Drake Doremus is going to be a big deal. The writer-director of Sundance's big winner this year expertly and - more importantly - realistically tells the story of two university students that fall head-over-heels madly in love.
The other big deals? Rising star Anton Yelchin (Star Trek, Charlie Bartlett) and newcomer Felicity Jones. The chemistry between the two leads is palpable, real, gritty, and at times is more than enough to believe in the notion of Yelchin and Jones in a relationship outside the realm of fiction.
The film follows Anna (Jones), a British student abroad, and Jacob (Yelchin) studying at the same university in Los Angeles. The pair begin dating and very quickly become enraptured in each other, in love (like crazy). In a remarkable first half, Doremus almost completely removes dialogue and lets his actors convince the audience of their love in a very organic and believable way. And convince us they do in some of the most affectionate and intimate interactions in film today.
It only makes it harder for them - and us - as summer creeps in and Anna's student visa is set to expire with the semester. With the prospect of a three month separation from Jacob, Anna makes the spontaneous - and rash - decision to stay in California, violating her visa. Eventually, she returns to the UK to see her family only to be denied entry when she attempts to return back to the States. Thus putting a devastating distance between Anna and Jacob in the equally amazing, if not more, second half of the film. Their long distance turns into a tragic game of start and stop. When are you able to let go? And what happens when you do?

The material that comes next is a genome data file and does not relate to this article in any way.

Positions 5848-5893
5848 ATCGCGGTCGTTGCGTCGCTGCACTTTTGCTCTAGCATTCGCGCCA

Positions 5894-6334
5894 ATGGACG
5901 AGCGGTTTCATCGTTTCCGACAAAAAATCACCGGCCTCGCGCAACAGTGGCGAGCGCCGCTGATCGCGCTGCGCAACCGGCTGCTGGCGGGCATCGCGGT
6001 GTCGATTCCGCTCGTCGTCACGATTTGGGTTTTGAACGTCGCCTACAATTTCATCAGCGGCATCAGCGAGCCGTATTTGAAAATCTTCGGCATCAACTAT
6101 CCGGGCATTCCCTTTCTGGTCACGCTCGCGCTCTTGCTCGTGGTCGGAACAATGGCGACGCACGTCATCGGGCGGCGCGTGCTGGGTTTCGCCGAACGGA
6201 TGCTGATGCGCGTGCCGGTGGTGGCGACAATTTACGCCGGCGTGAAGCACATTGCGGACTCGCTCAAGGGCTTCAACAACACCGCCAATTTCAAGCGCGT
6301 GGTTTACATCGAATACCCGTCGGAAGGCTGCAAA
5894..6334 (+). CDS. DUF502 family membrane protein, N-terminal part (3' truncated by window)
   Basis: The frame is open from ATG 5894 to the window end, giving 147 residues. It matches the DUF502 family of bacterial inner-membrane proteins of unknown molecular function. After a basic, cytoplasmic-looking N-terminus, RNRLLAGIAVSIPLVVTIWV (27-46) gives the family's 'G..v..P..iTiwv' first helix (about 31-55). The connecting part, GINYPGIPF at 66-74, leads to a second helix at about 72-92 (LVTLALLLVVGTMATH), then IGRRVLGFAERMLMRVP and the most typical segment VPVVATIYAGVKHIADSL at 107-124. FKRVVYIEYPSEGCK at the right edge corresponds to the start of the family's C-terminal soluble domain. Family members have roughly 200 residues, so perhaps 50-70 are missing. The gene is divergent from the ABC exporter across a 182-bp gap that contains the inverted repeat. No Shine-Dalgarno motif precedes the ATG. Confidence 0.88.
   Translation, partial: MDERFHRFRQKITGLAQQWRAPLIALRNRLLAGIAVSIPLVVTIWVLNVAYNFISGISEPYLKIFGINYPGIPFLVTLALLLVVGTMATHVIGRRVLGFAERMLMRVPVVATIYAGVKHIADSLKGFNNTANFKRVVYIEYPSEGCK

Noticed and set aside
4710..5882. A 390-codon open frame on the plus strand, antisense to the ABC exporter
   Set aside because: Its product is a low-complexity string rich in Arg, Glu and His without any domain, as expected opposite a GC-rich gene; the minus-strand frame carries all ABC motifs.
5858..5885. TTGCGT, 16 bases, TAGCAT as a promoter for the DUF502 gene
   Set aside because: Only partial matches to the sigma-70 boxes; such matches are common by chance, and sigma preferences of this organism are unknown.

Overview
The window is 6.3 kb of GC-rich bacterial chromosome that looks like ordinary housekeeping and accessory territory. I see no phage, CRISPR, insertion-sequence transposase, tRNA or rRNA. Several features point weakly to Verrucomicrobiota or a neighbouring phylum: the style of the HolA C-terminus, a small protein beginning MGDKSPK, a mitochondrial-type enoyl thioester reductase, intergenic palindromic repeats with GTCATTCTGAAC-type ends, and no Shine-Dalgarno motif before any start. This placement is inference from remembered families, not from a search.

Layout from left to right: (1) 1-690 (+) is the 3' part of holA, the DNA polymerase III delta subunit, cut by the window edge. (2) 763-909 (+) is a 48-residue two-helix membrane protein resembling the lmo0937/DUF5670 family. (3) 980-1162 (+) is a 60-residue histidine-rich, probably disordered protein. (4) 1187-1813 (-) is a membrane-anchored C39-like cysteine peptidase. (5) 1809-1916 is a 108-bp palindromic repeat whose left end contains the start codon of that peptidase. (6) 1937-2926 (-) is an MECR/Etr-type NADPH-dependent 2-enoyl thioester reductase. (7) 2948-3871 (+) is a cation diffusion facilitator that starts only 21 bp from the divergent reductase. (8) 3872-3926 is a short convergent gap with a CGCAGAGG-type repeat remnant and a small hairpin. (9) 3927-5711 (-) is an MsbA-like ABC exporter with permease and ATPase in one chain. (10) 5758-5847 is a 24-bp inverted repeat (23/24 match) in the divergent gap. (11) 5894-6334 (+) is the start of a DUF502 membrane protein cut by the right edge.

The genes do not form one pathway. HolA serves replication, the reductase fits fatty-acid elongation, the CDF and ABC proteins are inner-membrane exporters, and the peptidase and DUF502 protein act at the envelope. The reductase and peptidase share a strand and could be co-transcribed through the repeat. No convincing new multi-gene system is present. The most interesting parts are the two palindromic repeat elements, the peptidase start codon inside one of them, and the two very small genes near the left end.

Another thing worth noting is the sense of quiet urgency working towards each moment the couple meet again. Doremus's pacing is tremendously effective and the ambiguous passage of time between scenes somehow highlights the patience that Anna and Jacob had lacked and what they then frantically cling to.
No questions or qualms, Like Crazy is an extremely well-made, well-carried film. It is no wonder that it won best drama in Sundance's Grand Jury Prize. It's beautiful to watch, light-hearted, poignant, and at times almost too heartbreaking to bear.
Wise men say only fools rush in...